Samsung posts a record profit
Though it lost in court to Apple over a patent dispute, Samsung widened its lead in sales of mobile devices with a 93 percent increase in mobile earnings.
SEOUL, South Korea — Samsung Electronics, the world’s biggest maker of TVs and mobile phones, reported a record profit surpassing analysts’ estimates as the popularity of its Galaxy devices helped widen the sales lead over Apple’s iPhone.
Operating profit jumped 91 percent to $7.3 billion in the three months ended in September, Asia’s biggest consumer electronics company said in a statement Friday. The average of 32 analysts’ estimates compiled by Bloomberg was $6.9 billion.
Earnings at the mobile-phone business surged 93 percent in the quarter with the May debut of the Galaxy S III and the Note, according to a Bloomberg News survey of six analysts, helping mask a slump in profit from selling computer-memory chips. TV sales also helped Suwon, South Korea-based Samsung, which lost a California patent trial in August to rival and its biggest customer Apple.
“Sales have been very, very good around the world despite the best efforts of Apple to restrain them,” said Mark Newman, a Hong Kong-based senior analyst at Sanford C. Bernstein.
“There’s a lot of growth left in the company, and I would think that it can go a lot higher,” he said.
Samsung shares rose 0.2 percent to at the close of trading in Seoul. The stock has gained 29 percent this year, adding to three consecutive years of advances.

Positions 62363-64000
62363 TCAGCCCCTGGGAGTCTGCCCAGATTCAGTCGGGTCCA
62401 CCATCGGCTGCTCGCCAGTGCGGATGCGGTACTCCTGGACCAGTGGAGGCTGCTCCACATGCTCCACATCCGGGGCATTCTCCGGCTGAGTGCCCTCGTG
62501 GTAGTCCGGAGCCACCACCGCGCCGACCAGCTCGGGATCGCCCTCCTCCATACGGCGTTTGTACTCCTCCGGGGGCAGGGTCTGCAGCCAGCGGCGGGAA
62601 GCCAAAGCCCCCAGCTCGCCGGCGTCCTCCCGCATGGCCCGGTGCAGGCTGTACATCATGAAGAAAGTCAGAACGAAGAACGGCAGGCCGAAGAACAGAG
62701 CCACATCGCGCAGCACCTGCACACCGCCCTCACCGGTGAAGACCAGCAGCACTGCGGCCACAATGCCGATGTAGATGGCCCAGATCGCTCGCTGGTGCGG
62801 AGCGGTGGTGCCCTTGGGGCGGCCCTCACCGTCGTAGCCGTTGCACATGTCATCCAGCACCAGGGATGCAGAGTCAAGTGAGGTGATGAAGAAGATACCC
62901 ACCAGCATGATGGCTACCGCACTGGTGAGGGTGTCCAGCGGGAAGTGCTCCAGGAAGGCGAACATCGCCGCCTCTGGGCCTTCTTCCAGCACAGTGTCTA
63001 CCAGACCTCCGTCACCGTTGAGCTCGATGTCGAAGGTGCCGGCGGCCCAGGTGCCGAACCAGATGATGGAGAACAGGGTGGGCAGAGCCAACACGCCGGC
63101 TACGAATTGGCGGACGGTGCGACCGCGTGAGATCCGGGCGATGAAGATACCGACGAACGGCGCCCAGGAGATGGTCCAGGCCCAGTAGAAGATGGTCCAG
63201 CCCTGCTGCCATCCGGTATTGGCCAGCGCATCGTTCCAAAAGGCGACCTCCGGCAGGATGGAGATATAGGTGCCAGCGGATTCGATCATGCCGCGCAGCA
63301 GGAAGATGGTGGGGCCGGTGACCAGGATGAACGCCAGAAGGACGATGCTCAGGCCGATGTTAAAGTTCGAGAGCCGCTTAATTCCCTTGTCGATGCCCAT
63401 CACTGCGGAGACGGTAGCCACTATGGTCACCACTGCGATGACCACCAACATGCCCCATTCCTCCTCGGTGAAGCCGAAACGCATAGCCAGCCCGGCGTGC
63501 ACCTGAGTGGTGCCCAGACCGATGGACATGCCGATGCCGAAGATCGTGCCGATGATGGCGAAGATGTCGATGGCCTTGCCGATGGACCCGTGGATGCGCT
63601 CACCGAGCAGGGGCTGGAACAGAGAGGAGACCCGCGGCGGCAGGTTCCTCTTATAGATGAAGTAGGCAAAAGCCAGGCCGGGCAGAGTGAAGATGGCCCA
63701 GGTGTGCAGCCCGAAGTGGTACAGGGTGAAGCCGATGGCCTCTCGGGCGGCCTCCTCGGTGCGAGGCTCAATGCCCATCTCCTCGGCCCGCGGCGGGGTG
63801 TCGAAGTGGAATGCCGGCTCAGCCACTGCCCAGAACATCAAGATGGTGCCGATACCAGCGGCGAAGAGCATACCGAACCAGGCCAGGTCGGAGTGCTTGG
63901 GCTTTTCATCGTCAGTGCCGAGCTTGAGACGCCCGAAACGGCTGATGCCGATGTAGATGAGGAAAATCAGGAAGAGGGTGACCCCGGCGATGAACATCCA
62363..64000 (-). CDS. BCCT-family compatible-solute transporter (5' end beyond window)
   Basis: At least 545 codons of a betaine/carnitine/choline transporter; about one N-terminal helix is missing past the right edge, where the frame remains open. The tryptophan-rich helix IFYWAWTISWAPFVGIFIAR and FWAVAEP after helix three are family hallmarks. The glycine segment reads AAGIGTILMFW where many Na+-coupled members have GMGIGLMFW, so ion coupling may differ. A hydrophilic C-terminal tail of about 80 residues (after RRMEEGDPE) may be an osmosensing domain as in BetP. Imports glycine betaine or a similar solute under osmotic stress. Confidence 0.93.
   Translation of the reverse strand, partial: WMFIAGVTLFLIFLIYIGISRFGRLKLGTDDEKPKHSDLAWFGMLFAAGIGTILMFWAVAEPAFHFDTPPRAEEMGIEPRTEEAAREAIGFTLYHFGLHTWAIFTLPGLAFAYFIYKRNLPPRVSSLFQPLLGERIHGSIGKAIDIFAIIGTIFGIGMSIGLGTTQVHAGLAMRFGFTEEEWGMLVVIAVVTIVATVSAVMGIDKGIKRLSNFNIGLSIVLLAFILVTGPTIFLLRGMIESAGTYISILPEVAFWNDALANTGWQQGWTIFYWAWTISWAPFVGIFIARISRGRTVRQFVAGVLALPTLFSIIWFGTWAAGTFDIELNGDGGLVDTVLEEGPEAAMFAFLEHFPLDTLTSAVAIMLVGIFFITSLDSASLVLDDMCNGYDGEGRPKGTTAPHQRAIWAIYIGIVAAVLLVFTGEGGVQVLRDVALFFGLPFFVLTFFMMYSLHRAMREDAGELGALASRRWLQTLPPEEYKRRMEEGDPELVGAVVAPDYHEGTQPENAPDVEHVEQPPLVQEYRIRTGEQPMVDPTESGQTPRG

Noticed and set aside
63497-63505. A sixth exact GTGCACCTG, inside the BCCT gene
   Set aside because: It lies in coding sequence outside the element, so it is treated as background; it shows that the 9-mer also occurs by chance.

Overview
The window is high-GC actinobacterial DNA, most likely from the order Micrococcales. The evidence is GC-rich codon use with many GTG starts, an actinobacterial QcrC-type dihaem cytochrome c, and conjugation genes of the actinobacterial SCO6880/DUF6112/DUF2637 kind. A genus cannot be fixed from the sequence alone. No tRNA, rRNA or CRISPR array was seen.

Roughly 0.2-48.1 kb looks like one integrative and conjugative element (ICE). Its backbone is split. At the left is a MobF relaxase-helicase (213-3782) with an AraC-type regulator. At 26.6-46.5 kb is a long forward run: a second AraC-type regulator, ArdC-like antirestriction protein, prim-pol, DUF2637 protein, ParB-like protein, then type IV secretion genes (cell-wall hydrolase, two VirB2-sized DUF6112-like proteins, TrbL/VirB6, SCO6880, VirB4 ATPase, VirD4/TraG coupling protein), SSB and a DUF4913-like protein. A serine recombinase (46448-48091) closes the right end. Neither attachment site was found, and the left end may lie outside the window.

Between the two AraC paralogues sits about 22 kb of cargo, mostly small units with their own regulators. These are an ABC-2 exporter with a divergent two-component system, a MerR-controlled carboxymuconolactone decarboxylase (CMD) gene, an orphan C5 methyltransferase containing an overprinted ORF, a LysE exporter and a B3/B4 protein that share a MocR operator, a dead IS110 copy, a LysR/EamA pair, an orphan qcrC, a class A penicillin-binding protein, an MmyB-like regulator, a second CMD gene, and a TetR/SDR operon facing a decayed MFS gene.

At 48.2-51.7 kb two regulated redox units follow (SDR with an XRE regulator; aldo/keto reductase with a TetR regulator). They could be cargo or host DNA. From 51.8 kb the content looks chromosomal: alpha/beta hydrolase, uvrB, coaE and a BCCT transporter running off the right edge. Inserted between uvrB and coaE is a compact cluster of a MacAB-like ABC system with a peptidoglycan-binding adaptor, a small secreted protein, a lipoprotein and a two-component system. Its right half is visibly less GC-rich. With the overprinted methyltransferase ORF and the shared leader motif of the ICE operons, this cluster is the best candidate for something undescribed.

Samsung probably shipped 57.1 million smartphones in the third quarter, according to Seoul-based Daishin Securities’ estimate.
That would surpass the 50.5 million units Samsung shipped in the previous quarter, a record amount for a single vendor, according to estimates from industry researcher Strategy Analytics.
Sales of the Galaxy S III surpassed 20 million units in the 100 days after its May debut, Samsung said Sept. 6. The company also is marketing the Galaxy Note II phone, equipped with a pen and a larger screen than the S III, after the first version sold more than 10 million units.
Samsung shipped about 32.3 percent of all smartphones in the quarter ended in June, with Apple second at 16.7 percent, according to data compiled by Bloomberg.
Apple, lagging behind only Samsung in the $219 billion global smartphone market, last month started selling the iPhone 5 with a bigger screen and a faster processor than previous models.
Apple reported debut weekend sales of more than 5 million units, falling short of some analysts’ estimates after supply constraints delayed shipments.
Samsung and Apple are also battling in court regarding patents protecting their devices, with each accusing the other of copying their intellectual property.